One of the most beautiful parts about design is seeing what other people enjoy.
One of the most beautiful parts about design is seeing what other people enjoy. We all have our preferences, but in design the only path towards growth is to appreciate how everyone can put together their own world in unique and wonderful ways.
At the time of my first design project, my personal color preferenceswere heavily weighted towards spaces with simple and stark contrasts. Black and white, particularly white, held my attention. I was drawn to subway tile as a design element with the same level of enthusiasm as a 14 year-old who believes they are the very first person to discover the Beatles. “Don’t you get it? This is really good!”
I recently had the distinct pleasure of revisiting that first design project with my clients, the Cohen family. What struck me is how I learned to open myself up to vibrant color at a time when my instincts would have led me in a different direction. Watching Amy Cohen choose the red fabric for her Coca Cola red couch was like watching a chef select a French cheese. It was like she could taste the color.
In letting go and embracing the creative elements that she was drawn to, I saw the power of deeply saturated color; its warmth and vibrant energy. I learned to let that light get all over me. Falling in love with someone else’s style is like learning their language. It is a rare bond to share with another human.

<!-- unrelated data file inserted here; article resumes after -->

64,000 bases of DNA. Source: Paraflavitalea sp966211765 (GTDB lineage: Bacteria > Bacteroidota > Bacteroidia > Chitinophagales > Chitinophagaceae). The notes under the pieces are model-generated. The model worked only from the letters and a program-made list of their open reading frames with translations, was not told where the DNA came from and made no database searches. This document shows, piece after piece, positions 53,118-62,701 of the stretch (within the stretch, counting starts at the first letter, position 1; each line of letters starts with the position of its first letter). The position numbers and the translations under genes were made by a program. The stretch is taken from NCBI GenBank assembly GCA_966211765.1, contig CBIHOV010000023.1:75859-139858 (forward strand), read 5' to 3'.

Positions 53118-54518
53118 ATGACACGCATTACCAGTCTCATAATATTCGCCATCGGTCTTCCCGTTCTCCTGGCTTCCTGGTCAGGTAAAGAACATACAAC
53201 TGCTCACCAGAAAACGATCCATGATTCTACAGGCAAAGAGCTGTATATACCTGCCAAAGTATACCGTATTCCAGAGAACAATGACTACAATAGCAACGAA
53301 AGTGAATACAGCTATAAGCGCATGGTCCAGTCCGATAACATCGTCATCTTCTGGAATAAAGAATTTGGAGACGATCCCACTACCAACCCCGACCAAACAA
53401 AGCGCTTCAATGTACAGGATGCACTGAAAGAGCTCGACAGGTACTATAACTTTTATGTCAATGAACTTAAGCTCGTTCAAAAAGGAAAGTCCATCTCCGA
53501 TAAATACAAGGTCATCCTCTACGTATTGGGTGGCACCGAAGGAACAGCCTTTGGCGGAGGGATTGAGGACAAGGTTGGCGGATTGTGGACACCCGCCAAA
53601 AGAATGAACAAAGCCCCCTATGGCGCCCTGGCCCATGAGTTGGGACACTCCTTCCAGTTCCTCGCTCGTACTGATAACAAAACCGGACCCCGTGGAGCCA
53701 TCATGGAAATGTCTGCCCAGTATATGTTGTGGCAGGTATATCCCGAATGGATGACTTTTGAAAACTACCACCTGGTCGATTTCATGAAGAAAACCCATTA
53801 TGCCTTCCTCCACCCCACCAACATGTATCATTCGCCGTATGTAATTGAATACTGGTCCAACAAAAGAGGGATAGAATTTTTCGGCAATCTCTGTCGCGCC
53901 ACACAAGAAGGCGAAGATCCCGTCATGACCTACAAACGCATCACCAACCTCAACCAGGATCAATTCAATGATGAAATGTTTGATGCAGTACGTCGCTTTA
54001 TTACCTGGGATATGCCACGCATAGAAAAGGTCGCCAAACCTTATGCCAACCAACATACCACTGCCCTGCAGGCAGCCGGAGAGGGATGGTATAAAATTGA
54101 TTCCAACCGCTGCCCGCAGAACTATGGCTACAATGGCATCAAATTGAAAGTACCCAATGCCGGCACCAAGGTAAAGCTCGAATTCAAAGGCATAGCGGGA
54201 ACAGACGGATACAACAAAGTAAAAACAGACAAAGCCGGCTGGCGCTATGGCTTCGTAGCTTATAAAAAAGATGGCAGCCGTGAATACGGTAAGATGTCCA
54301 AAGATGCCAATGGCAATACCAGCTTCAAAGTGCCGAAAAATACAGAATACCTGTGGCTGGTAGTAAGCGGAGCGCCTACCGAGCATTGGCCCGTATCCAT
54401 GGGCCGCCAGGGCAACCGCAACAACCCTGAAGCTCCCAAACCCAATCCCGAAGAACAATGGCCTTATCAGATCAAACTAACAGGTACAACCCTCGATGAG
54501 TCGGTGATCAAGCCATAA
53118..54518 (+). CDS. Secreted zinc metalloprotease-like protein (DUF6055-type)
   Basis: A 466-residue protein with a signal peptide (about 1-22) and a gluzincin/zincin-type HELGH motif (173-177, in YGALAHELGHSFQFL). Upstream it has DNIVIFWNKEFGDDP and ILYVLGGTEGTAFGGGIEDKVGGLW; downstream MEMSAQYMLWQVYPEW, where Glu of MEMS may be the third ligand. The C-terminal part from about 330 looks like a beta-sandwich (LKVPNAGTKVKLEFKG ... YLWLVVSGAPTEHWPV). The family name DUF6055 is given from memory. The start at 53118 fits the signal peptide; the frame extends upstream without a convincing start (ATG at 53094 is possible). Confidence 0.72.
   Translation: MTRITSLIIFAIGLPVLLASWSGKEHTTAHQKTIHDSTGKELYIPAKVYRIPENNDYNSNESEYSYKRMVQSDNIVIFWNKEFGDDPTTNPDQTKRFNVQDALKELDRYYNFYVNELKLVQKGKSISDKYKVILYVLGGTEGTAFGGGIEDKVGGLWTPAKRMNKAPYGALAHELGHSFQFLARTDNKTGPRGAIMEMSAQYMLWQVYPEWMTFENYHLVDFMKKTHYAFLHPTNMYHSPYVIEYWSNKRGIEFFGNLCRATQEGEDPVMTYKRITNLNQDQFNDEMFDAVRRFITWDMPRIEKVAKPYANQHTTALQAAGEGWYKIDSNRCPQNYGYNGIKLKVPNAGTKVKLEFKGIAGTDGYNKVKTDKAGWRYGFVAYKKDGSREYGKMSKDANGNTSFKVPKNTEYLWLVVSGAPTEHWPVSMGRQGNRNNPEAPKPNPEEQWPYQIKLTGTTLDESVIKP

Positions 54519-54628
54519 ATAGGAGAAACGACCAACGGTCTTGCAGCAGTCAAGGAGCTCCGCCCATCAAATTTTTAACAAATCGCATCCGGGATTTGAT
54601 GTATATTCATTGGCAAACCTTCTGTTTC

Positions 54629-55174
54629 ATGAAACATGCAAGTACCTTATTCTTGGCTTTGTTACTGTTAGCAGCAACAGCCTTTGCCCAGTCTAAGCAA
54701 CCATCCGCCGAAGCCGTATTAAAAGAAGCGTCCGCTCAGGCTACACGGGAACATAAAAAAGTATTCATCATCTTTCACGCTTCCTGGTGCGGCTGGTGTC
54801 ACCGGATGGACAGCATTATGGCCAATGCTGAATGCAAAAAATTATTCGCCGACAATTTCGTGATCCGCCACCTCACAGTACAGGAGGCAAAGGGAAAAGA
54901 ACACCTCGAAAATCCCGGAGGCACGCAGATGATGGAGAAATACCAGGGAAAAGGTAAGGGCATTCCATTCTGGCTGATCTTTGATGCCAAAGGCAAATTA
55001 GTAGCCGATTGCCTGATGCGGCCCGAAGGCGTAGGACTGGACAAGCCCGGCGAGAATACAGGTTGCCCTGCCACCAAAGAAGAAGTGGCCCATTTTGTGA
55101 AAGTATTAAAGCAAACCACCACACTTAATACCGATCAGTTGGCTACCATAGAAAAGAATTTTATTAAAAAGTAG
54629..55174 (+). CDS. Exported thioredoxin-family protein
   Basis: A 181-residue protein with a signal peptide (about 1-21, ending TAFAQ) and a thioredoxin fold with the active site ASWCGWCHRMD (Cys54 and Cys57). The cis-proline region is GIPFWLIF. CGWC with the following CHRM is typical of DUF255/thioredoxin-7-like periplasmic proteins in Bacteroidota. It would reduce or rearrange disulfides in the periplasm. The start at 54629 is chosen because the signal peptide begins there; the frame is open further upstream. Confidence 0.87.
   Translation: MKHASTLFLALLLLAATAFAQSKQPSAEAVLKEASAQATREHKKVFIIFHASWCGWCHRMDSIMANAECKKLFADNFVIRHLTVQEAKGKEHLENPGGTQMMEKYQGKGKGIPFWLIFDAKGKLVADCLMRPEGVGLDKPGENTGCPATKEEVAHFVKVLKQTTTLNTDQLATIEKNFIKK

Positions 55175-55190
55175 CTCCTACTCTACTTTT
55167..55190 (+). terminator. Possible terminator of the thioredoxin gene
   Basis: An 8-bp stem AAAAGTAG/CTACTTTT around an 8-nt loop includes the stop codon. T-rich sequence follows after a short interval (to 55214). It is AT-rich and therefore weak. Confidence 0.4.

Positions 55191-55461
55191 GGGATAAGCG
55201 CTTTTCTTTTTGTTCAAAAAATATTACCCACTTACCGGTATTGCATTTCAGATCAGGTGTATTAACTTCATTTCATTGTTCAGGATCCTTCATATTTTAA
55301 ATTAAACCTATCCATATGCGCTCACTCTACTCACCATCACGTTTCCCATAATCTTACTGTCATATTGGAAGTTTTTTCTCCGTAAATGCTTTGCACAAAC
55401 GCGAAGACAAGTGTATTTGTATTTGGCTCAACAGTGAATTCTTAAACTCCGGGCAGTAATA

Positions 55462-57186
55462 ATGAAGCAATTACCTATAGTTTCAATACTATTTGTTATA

In our collaboration, we got to create many custom pieces for the Cohen’s home. One of the most striking was a kitchen wall that featured more than 1,500 bread tabs layered between five sheets of clear acrylic.
This unique installation came about through a connection with Paul Schultz, a beloved teacher at Charter High School for Architecture and Design. Paul and his students had collected the tabs over all the years that he was teaching them how to train their eyes, and see. When I saw the huge glass containers of colorful tabs I knew Amy would love them.
From there, the only thing we had to figure out was how to use them in the most effective way possible. The kitchen wall was assembled, in our office, by Paul and three of his architectural students.
Another choice we made to accentuate the vibrancy of the house was to color blott old Cohen family photos and stack the framed prints. This element was not original, but was a homage to John Baldessari, an artist whose vision seemed to resonate at the same frequency as the rest of the project. It took hours to go through hundreds of photos to find the perfect few. After trying endless variations, we finally ended up with three prints we knew were the “ones.”
While the idea we started with was heavily influenced by someone else, it eventually morphed into something unique for this specific house. After so many hours of looking at these printed and drawn images around the office, it hit us like a bolt of rainbow lightning that the floor covering should be custom too. At that point, we took the photo with the most meaning for the family and blew it up into an 8-by-10 wool and silk custom rug.
Amy cried the first time she saw it.
Bringing disparate elements and colors together in a pattern that makes sense for the people who live and work there is part of the magic of making a home. It happens when one pays attention, and rewards the effort with new discoveries.
Homes, as opposed to houses, take items that are sitting in plain sight and give them the appreciation that they’re due – like bread tabs on the street. We draw the connections and make the meaning.
May we all of us get to live amongst the colors (even white) that both light our way and ground us to the present.